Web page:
April 19th  – Majdel Anjar, Saadnayel – 10.30 am , 12.30pm
April 20th  – Bar Elias, Nahrieh – 10.30 am, 12.30pm
April 21rst – Malala school – 10.30am, 12.30pm
April 22nd – Sawa camps Bekaa – 10.30am, 12.30pm
May 19th   – Palestinian camps Beirut – 10.30am, 12.30pm
May 20th   – Dar Al Aytam Beirut – 10.30am, 3pm
May 21rst  – La Maison des Jeunes et de la culture Zouk – 11am
May 22nd  – Kefraya, Lela – 10.30am, 12.30pm
May 26th   – Sour – 10.30am, 12.30pm, 3pm
May 27th   – Saida palestinian camps – 10.30am, 12.30pm
Trailer: 
 
Press:

Lesvos- Greece with Clowns Without Borders

I remember before going to Lesvos, a friend who works for Unicef told me that it is going to be an intense trip.
My answer was: ” I am used to working with refugees, I think it will be fine”.
She was definitely so right about that.  I will share here some observations – statuses I have posted – pictures and videos from the journey-
What was I doing there with Clowns Without Borders? You can watch these two videos

and the AJ+ video below


October 28th
Our first performances in lesvos …
We’ve done one camp and a harbor so far.
It is so beautiful to be able to draw smiles on bored, tired, anxious, worried faces.
Thank you @clownswithoutborders Luz Gaxiola Clay Mazing and Molly Rose for being an amazing team. Clowns Without Borders

October 29th
Lesvos is where you can plan nothing ahead of time; even deciding to go to the toilet involved two shows because… why not? And what else we’re here for!
At night, it was a different story. we heard of a boat that had capsized with 400 people on it. We ran there not in clown costumes. I was translating, supporting wounded people, people who lost family members, women and kids. Molly and Luz helping with distributing warm clothes to the lucky ones who made it and Clay playing music for a family who couldn’t find their father and supported us.
There was this man in his 40s, crying sooooo much. I thought he had lost a family member like many others around. We sat together and he recounted
that the moment they started swimming he saw a baby in a life jacket drowning, he held him tight and swam and swam and swam…
then looked to check on him to realize that he was only holding the life jacket.
The baby slipped away and with him this man’s soul got lost in the sea…

Lesvos is a land where everyone you encounter has tears in their eyes.
Tears of joy after finding a sibling, a daughter, a son, a wife, a husband, a mother or a father.
Tears of horror and sadness after the loss of family members.
Tears of tiredness from sleeping on the sides of the roads, from the very cold nights and from hunger.
Tears of compassion specially observed on faces of the Greek people who are trying their best to help. The journalists who are covering the heartbreaking news, the volunteers coming from all over the world who (most of them) have never encountered that much misery in one place…
Tears of us clowns after every interaction with the crowds.
Lesvos is tired. Very very tired.

Thank you Clowns Without Borders today we performed 4 shows and done different “Clown Pit Stops” in different camps and ports.
Seeing people smiling (kids and adults) melts my heart…

I danced with this little kid on the right side of the picture wearing the light brown jacket and clapping. He was soaking wet but very happy to play and laugh with the clowns after enduring a rough time in the sea. He is a marvelous dancer by the way.
It wasn’t until today that I understood why he was so wet.
This kid survived the sinking boat and now off to a hopefully better life.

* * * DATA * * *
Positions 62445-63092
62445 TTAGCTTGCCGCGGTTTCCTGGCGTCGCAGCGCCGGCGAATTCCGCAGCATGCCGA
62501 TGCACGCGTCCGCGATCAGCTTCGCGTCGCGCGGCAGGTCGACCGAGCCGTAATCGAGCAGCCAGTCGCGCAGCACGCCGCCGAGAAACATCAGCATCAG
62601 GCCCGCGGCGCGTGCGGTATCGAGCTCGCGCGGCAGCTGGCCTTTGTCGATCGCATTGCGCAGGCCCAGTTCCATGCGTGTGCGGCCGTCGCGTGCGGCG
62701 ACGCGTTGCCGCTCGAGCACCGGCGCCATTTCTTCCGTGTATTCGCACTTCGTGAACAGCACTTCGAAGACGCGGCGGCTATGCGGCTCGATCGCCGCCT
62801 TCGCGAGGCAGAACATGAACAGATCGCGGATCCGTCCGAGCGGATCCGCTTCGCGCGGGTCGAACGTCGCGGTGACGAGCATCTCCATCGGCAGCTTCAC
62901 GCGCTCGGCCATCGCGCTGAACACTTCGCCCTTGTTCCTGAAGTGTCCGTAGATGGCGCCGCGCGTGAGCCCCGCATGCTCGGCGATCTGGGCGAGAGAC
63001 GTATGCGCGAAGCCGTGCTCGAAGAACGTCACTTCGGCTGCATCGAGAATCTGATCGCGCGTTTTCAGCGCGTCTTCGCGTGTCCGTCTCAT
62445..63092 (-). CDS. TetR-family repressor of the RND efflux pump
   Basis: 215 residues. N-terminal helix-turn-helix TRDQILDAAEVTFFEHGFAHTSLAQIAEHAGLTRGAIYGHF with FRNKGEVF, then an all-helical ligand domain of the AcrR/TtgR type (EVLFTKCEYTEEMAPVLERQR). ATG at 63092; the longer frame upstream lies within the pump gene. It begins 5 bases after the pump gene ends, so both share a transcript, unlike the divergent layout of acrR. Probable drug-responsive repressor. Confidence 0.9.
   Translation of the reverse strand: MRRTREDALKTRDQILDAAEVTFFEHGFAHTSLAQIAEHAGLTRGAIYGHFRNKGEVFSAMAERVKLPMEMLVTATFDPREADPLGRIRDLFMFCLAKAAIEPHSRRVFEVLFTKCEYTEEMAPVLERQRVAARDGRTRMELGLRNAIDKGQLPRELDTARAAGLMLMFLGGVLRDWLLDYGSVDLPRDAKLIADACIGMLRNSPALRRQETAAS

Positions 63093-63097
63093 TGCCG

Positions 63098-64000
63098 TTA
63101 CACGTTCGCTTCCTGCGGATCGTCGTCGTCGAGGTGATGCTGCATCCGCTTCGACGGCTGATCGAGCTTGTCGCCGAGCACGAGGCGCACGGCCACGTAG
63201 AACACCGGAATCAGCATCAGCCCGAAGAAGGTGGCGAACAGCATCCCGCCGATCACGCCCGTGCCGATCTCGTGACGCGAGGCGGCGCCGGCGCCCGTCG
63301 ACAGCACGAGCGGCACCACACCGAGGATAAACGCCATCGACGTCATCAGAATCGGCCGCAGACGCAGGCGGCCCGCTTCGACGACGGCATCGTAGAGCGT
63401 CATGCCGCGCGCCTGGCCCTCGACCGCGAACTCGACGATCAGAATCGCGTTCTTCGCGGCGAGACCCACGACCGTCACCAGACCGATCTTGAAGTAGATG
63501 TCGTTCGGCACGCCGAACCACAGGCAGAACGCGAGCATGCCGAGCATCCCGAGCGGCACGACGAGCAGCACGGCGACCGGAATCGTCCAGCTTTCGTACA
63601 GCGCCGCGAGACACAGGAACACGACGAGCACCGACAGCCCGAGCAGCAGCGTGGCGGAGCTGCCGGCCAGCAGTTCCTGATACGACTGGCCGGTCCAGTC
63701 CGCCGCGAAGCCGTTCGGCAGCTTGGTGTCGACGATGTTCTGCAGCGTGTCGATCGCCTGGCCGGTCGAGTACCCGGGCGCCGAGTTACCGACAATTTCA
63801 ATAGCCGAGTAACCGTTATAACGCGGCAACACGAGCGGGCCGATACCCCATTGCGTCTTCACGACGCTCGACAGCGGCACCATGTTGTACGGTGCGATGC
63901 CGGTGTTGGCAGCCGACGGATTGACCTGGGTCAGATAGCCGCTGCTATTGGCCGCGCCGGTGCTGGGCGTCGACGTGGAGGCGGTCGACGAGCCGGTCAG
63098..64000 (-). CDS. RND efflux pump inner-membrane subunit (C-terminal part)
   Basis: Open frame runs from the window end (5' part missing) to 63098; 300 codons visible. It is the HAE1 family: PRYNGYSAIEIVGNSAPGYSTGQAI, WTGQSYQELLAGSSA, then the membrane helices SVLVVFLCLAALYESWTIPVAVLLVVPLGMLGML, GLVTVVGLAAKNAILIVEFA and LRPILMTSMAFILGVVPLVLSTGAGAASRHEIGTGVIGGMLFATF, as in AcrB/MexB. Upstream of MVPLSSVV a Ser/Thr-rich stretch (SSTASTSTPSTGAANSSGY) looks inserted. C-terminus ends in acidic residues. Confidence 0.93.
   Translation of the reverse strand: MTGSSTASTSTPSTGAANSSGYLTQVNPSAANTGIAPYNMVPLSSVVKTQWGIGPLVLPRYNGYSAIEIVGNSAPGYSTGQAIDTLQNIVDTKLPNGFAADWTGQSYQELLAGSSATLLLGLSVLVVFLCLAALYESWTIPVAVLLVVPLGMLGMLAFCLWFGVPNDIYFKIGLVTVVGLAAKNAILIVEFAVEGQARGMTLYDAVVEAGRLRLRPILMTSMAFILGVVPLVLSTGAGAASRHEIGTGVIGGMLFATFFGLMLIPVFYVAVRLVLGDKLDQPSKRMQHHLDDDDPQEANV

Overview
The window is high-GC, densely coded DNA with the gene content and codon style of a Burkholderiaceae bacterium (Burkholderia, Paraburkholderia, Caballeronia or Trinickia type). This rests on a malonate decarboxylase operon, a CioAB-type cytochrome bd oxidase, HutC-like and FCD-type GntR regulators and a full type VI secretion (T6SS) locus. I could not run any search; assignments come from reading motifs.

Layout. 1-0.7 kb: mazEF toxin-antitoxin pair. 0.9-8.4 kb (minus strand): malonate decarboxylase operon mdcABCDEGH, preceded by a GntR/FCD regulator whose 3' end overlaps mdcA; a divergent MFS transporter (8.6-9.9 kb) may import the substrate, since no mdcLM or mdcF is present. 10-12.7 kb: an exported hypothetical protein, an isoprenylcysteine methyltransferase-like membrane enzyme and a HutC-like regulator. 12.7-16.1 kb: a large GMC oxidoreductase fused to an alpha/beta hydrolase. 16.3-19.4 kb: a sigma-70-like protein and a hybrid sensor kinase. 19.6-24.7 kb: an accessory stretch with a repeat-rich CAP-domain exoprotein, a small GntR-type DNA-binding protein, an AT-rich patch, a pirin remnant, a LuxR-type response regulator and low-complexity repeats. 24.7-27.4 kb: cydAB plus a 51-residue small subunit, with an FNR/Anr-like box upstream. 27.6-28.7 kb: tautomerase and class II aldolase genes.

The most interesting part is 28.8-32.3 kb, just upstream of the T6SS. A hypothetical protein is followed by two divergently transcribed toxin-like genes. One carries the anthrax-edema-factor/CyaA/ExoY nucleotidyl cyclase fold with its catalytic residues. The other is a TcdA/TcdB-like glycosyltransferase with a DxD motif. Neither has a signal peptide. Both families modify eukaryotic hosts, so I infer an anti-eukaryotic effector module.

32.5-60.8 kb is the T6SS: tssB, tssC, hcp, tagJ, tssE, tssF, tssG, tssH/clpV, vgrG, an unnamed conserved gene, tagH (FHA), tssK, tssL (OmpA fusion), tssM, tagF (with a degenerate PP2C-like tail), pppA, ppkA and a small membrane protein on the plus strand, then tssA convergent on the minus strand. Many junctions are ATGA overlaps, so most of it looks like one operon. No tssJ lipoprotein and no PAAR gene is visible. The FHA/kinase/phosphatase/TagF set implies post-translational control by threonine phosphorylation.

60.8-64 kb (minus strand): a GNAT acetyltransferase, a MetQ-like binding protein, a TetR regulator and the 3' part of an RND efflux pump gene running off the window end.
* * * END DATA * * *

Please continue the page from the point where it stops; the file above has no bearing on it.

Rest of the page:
Sabine Choucair's photo.
We were on a “Clown Pit Stop” on the side walk of the harbor – there was this guy wearing a pink google shirt – he made a joke in Arabic that I didn’t really get but everybody in the crowd roared laughing; I thought this guy must be even funnier than us clowns so I invited him to take my part
his first comment was: ” Well, my dad is dead, he was burnt from head to toe and I almost died last night in the sea, so I might as well have some fun now”
Clay Mazing lasso’ed him and hugged him tight
Luz Gaxiola played amazing music while some bubbles were flying in the air.

it was a beautiful moment for him and us.
I feel so humbled to have taken part in this magical, hopeful, clown moment.
thank you Clowns Without Borders
Sabine Choucair's photo.

Today while performing in the UNHCR waiting area of one of the camps, a 10 year old kid was enjoying the show until he heard the sound of a helicopter. pure coincidence; I was looking at him at that specific moment.
His world collapsed, his smile turned into extreme fear, he looked at the sky then in no time put his and the two other kids’ heads on the floor and shouted : ” an airplane an airplane – hide hide”. But the other kids didn’t understand why he was acting this way and they did not obey…
That terrified him even more. He was shivering so much.

Not sure if he knew the other kids or just felt responsible for the ones next to him at that specific moment. But what I’m sure of is that this kid saw all the airplanes that once flew over his house in Syria in one fraction of a second.
At that specific moment I couldn’t help myself from crying. I went and hugged him, the helicopter left. We continued the show and he smiled again…
I hope it will be long before he hears such sounds again.

A happy day in Lesvos.
So far everyone arrived safely. We helped some people getting to the first registration camp and performed there.
One girl loved the small origami tree she got during one clown skit and after the show came to me and asked if we will go to Sweden because she’s going there.
I said she will definitely meet some other clowns there. Then she replied with a very sad and concerned face : ” but we will be staying in a house there and not in a camp – clowns don’t come to houses.”
Hurray clowns for making the refugee camps a desired place

 ·

an illustrator followed us to one of our shows in Moria camp in Lesvos
the outcome is worth sharing.
Thank you Hannah Kirmes-daly

From today’s show
Well one of the shows

Clowns Without Borders's photo.

6 November 

A ‪#‎rubber_boat‬ can mean putting people’s lives in danger, sinking and loosing loved ones but can also mean a new life worth being celebrated with the clowns;
Lesvos is where contradictory feelings travel with you all day long and mess with your mind!
Sabine Choucair's photo.

kids in Lesvos taught me that the simplest acts are the most meaningful ones
Clowns Without Borders, Molly Rose Luz Gaxiola Clay Mazing Clown Me In ClownMe In